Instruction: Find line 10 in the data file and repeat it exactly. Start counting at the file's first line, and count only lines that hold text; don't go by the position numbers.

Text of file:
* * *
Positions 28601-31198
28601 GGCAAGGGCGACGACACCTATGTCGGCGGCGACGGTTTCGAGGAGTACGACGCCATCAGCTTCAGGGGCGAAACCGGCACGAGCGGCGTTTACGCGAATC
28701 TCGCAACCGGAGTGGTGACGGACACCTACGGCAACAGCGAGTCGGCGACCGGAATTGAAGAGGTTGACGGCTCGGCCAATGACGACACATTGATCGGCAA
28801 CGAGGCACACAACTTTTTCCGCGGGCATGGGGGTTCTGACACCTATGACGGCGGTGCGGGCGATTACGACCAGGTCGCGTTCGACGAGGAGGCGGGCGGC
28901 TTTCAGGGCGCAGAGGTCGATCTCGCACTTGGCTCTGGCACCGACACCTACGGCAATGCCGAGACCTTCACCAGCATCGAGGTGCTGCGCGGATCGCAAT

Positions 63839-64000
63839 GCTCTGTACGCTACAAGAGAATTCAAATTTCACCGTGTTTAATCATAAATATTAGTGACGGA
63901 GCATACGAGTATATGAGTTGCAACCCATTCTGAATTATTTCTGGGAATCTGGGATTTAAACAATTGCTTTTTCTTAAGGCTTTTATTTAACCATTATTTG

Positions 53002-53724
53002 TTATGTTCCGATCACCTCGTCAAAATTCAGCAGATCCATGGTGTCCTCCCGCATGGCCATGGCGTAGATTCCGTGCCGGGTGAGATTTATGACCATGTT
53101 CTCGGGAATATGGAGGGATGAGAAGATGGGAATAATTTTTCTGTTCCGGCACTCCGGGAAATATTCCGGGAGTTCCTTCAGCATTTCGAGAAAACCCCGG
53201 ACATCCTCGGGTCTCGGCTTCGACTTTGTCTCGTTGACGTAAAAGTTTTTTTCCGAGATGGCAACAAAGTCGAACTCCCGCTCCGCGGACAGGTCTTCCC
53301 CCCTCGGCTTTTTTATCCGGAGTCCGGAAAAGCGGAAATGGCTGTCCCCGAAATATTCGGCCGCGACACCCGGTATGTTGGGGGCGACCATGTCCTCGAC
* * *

53002 TTATGTTCCGATCACCTCGTCAAAATTCAGCAGATCCATGGTGTCCTCCCGCATGGCCATGGCGTAGATTCCGTGCCGGGTGAGATTTATGACCATGTT